That’s all I have come up with for now. If anyone has some others that they think I have left out or any feedback relating to the above please feel free to comment. I’d love to hear it!

Revisiting Brene Brown’s Ted Talk on Vulnerability

This morning I felt it necessary for some weird reason to re-visit Brene` Brown’s now infamous talk, The Power of Vulnerability. I first watched it during a week long Counsellor Development Workshop in 2015 and remember being moved by it then, but I also remember thinking….wow, it took 6 years of research to work out that out? It took Brene Brown 6 years to figure out that you cannot receive the love and connection you want without first allowing yourself to be at risk of losing that love?  But as the talk progresses and Brene shows her own vulnerability, (which let me tell you is often synonymous with allowing others to see your own faults) you can see why this was the case. Brene` was herself absolutely petrified of being vulnerable. A self confessed control freak that wanted to measure everything, break it down, crack it open and basically, control everything found out, through her own scientific research that basically, you can’t control anything. Not really. Life is not perfect.  To love is to embrace our limitations and imperfections – in ourselves and others. That is what it means to be whole hearted, to live with courage and authenticity. To really connect with others and to be loved as you are in return, imperfect, broken and scared as that may be.

So that being said, I still found myself taking notes because regardless of Brene’s personal reaction to the data as she called it, this did not detract from the truth of what she has to say in any way. In-fact the evidence that her own research uncovered was the cause of her personal breakdown. Revolutions are seldom peaceful.

So, here are my notes from Brene’s “Vunerability Ted” talk – for my own benefit more than anything else, in point form none the less.

  • It starts with connection (or attachment if you like). The ability to connect it’s who we are, and why we are here.
  • Shame thwarts this ability to connect. Shame thwarts intimacy, closeness, love.
  • Shame is the fear of disconnection. “There is something about me that is so terrible that if anyone found this out, it would render me unworthy of love in their eyes.” Or to put it more simply, “I am not worthy of love and affection”.
  • Vulnerability – allowing  yourself to be seen, to be who you are, faults, imperfections, but still and completely lovable.
  • Vulnerability – loving something or someone else with all your heart even when you know there are no guarantees. (How terrifying is that! Pretty terrifying.)
  • The rub – People that have a lot of shame detest the feeling of being vulnerable. Vulnerable to what? Exposure, rejection, exclusion, disconnection. However, in order for connection to happen we must allow ourselves to be vulnerable. (Sucks, doesn’t it.)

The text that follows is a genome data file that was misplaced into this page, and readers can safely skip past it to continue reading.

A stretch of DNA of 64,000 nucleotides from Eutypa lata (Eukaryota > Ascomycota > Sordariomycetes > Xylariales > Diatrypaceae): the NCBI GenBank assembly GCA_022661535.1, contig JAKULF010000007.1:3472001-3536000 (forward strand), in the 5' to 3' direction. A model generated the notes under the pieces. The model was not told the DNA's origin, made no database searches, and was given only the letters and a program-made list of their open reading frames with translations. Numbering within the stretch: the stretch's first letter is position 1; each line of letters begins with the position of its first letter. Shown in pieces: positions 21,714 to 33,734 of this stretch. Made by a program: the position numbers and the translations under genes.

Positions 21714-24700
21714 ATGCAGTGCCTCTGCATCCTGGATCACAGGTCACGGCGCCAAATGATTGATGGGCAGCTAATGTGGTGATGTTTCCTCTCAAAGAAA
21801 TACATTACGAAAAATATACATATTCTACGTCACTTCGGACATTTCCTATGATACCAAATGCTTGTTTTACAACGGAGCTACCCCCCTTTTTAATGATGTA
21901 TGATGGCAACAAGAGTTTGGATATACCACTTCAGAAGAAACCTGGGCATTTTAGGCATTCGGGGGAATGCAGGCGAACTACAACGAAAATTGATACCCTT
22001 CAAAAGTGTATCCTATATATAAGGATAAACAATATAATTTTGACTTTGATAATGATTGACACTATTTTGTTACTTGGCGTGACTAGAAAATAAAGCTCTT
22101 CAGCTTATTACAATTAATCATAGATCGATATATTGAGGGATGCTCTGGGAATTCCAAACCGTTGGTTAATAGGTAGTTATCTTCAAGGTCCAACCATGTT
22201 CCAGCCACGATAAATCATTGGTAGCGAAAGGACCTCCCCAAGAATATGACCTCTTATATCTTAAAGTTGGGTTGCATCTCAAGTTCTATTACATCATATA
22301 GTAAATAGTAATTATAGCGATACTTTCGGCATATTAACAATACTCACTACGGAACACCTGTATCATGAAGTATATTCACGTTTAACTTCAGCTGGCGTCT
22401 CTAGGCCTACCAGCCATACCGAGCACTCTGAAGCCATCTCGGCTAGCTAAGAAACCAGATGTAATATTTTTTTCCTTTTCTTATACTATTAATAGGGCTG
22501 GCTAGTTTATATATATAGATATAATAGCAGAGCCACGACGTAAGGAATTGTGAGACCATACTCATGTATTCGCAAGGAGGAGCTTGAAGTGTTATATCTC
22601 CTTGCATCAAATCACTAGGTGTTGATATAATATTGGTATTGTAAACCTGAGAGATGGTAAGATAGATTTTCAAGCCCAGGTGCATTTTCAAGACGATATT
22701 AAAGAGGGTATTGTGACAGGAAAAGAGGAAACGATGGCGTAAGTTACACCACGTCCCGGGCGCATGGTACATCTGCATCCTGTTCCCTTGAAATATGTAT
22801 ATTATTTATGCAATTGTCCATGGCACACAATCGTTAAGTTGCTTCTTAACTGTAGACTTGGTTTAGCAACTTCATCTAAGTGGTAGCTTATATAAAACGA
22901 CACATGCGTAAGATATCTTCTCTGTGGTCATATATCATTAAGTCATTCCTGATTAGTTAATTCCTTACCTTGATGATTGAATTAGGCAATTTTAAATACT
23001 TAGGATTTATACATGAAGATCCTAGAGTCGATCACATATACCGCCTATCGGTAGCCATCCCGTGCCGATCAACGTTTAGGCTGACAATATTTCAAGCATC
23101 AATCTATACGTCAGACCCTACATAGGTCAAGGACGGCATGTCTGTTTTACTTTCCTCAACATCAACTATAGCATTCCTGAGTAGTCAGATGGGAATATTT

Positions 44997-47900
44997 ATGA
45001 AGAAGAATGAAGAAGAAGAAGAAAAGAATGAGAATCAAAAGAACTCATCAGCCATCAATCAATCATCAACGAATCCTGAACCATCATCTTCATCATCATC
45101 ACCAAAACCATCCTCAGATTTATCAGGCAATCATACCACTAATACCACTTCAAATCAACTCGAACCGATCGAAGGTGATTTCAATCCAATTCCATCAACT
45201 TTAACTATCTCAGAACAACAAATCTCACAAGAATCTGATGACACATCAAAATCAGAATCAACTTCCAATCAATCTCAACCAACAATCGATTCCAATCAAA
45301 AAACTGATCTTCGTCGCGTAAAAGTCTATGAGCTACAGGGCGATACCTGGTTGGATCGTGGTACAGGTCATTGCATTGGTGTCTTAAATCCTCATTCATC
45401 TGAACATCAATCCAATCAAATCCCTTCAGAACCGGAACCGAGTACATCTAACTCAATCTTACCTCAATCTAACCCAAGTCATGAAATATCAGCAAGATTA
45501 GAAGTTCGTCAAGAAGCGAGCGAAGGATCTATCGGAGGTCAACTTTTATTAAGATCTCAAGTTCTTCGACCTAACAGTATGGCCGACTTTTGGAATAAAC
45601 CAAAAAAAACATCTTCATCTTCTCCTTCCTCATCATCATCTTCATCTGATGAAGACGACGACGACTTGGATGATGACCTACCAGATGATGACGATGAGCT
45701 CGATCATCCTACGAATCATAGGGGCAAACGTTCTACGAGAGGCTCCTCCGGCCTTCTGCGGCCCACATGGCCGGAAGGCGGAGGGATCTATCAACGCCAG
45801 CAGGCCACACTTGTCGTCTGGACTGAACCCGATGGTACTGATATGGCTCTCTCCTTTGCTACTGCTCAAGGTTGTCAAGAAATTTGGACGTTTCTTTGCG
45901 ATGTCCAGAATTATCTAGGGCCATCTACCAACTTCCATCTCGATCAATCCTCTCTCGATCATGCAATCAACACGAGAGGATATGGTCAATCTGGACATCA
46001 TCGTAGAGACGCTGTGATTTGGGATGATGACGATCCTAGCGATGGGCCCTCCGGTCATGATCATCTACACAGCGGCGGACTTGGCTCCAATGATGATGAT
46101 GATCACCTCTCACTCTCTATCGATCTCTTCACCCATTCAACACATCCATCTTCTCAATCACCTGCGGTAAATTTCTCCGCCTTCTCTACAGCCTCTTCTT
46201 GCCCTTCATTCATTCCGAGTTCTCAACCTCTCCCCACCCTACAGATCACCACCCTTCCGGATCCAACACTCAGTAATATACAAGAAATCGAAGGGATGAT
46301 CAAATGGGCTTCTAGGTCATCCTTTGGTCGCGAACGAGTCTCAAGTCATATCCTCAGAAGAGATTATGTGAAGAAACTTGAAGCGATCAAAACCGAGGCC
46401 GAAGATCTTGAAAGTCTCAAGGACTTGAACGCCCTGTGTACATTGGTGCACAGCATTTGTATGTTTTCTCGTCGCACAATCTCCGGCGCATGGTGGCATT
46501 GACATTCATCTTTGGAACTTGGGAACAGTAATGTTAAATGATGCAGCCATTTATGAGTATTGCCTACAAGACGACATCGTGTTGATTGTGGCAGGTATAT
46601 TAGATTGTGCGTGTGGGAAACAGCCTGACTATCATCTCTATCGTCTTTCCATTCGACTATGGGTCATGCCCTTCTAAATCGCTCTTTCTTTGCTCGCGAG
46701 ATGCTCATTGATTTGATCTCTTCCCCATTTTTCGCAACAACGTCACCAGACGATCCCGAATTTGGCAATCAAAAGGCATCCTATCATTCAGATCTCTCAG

• Brene’ really freaked out when she worked out, from all her painstaking hours of gathering qualitative data, that the one thing that separated ‘those’ people, the people who were able to love wholeheartedly and experience true joy, connection and love versus people who wore their shame like armour and therefor where unable to connect boiled down to this: a sense of worthiness.
  • People who have a sense of love, connection and belonging in their lives simply believe they are worthy of love, connection and belonging.
  • People who are able to love this way do so from a place of vulnerability. That is, they love even when they know that their love may not be returned, that love is not perfect, that life can throw you the most horrible curve-balls.
  • Vulnerability involves – Courage, Compassion, Connection.
    • Courage – the courage to be imperfect, to be as you are, to be authentic
    • Compassion – for yourself and then you are able to show kindness and compassion for others.
    • Connection – we arrive at true connection through authenticity. Letting go of who you should be, and embracing who you are.
  • Vulnerability involves risk. It’s saying, “I love you” first, it means possible heartbreak, rejection, loss. It is a form of surrender, allowing your feelings to just exist, to make no apologies for who you are, and for the fact that you feel shit. It involves exposure, being emotionally naked and present with all your glorious faults, mistakes, imperfections and darkness.
  • This next point deserves a block quote:

Our vulnerability lies at the core of our shame, fear and struggle for worthiness, but it is also the birthplace of joy, creativity, love and connection.

  • Why do we struggle so much with being vulnerable? Well the world is full of uncertainty. So we deal with this fear of uncertainty, (existentialism’s void) by numbing ourselves.
  • Rub number 2: You can’t selectively numb emotions. You can’t say, “See this bad stuff, fear, pain, shame, grief, disappointment… well I don’t want to feel that shit so I’m going to damp it down with this (insert numbing device of choice: needle, drink, food, porn, etc) because, when  you numb the bad stuff, you also numb other emotions as well: you numb joy, happiness, gratitude, connection etc.
  • Brene’s final words: We can’t make everything that is uncertain, certain. There are no guarantees, nothing is perfect, we can’t pretend that our feelings don’t exist and that what we do doesn’t affect other people. To love wholeheartedly is the only way to get the love we need. Here are her three suggestions:

Love with all your heart, even though there are no guarantees

Practice gratitude, joy and connection

Believe that  you are worthy of love, just the way you are